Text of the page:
Category Archive Landlord/Tenant Law Guides


How To Evict A Tenant

Rental income is a good source of income for most people in India. However, an easy source of income can very easily turn into a very difficult problem for the homeowner, especially in cases where the tenant becomes a bully and refuses to adhere to the rules. Further, the long process of eviction of a tenant makes the entire ordeal even more cumbersome. Nevertheless, the current laws in India make it possible for the homeowner to evict the tenant for genuine reasons.

The following is the complete procedure along with the grounds for eviction of a tenant.


Most State laws lay down the following reasons for eviction of a tenant:

  1. Non-payment of the agreed rent amount for a period exceeding 15 days after the rent was due, and such non-payment was willful;
  2. Sub-letting the house without the written consent of the owner;
  3. Using premises for purposes other than what was agreed for and mentioned in the rental agreement;
  4. Commission of any act that results in loss of utility or value of the property;
  5. Use of the premises for any purpose that is considered to be illegal or immoral by law;
  6. Created nuisance in the neighbourhood and the neighbours have confirmed in writing that the further living of the tenant is objectionable to them;
  7. Occupation of other premises for more than four months in a different state or region;
  8. Denial of the title of landlord.

Apart from the above-stated reasons, the landlord can also seek eviction for the following bonafide reasons:

  1. The landlord needs the premises for her/his own occupation or for occupation of her/his family members.
  2. A genuine need of the property for performing certain repairs that cannot be performed unless the premises are cleared. The tenant will have the right to enter the premises once the repairs are done.
  3. The premises are to be demolished for construction of another building.


Rental laws are pro-tenants and it can usually take a long time for the actual eviction of the tenant. The following are steps in mind that one needs to follow to initiate the process of eviction.


Consulting a good lawyer will help the landlord understand the entire process of eviction with more clarity. A lawyer will able to guide the landlord step by step.


In most cases, a suit for eviction will have to be filed with an appropriate civil court of jurisdiction. Once the suit has been filed, the tenant will be notified by the court.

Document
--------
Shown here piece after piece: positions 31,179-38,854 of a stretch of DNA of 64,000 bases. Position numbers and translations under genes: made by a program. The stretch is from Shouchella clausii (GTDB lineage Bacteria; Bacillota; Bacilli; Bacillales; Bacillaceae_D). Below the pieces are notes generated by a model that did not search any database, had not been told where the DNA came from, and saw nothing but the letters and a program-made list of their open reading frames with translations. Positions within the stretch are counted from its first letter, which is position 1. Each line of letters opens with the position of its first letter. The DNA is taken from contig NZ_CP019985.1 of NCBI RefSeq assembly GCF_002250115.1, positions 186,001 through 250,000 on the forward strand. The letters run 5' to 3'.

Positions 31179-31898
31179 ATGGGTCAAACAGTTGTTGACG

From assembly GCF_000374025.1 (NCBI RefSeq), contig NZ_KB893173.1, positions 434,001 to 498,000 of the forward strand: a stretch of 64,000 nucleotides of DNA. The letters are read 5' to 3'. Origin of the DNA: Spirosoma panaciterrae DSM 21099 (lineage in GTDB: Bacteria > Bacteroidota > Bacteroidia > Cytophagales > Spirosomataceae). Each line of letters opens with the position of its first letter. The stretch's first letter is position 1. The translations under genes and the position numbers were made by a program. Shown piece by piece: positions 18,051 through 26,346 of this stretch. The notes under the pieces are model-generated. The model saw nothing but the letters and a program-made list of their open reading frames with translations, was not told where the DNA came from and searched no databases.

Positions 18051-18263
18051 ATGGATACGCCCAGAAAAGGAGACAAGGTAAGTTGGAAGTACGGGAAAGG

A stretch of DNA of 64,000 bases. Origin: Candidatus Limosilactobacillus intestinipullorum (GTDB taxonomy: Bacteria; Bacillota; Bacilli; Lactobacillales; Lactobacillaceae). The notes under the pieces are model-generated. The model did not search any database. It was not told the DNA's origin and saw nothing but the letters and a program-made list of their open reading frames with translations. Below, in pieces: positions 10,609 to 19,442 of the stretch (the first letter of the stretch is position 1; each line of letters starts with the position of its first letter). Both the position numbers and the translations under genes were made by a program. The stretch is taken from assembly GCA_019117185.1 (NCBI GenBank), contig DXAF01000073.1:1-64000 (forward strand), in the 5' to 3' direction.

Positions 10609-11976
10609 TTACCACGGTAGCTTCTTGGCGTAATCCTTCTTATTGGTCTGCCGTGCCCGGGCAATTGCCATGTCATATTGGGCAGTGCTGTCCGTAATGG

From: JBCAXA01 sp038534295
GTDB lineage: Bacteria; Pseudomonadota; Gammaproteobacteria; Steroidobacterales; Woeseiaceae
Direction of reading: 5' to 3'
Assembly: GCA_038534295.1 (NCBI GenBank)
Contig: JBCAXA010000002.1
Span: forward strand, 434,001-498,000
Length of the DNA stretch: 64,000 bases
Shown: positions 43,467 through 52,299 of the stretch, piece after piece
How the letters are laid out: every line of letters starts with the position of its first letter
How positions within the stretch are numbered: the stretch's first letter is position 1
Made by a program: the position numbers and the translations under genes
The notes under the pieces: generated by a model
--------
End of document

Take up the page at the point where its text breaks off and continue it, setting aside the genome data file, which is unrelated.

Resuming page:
After receiving a notice from the Court, the tenant would usually leave the premises on their own without causing any problems. In order to complete the procedure, the tenant would contest the notice, after which the landlord would have to wait for the court to hear their case. Depending on the evidence provided by the landlord and the arguments presented by the tenant, an eviction may be granted.


The most common way of avoiding a lengthy and problematic process of eviction at a later stage is to draft the rental agreement for a period of 11 months with the option of renewal. Drafting an agreement for less than a year protects the landlord from the cumbersome process of eviction.


Significant retrogression for China and India in the latest U.S visa bulletin (June 2016)

The United States Visa Bulletin was recently released by the U.S Department of State and it was received with mixed feelings. With some major changes, the US visa bulletin announced major retrogression in the Final Action cut-off dates for India and China.

Specifically, in June 2016, India EB-2 Final Action cut-off date will retrogress to October 1, 2004. This is with respect to the issuance of immigrant visas. This was a major change as compared to the last month’s visa bulletin- the May bulletin. The May bulletin fixed the India EB-2 Final Action cut-off date at November 22, 2008. This means that the India EB-2 Final Action cut-off date will retrogress by more than four (4) years in June 2016. The pace at which the India EB-3 is expected to move has not seen any improvement either. Action cut-off date for EB-3 India will move from September 1, 2004 to September 22, 2004, in June 2016.

But India was not alone in the act. Even EB-2 Final Action cut-off for China will also be retrogressed by around 20 months, fixing it at January 1, 2010. Like EB-2, in June 2016, EB-3 China Final Action cut-off will also retrogress from current August 15, 2013, to January 1, 2010.

The Department of State (DOS) has cited “extremely high levels of Employment-based demand for adjustment of status cases filed with USCIS during past two (2) months” as the reason for retrogression of the EB-2 preference Final Action cut-off dates for India and China.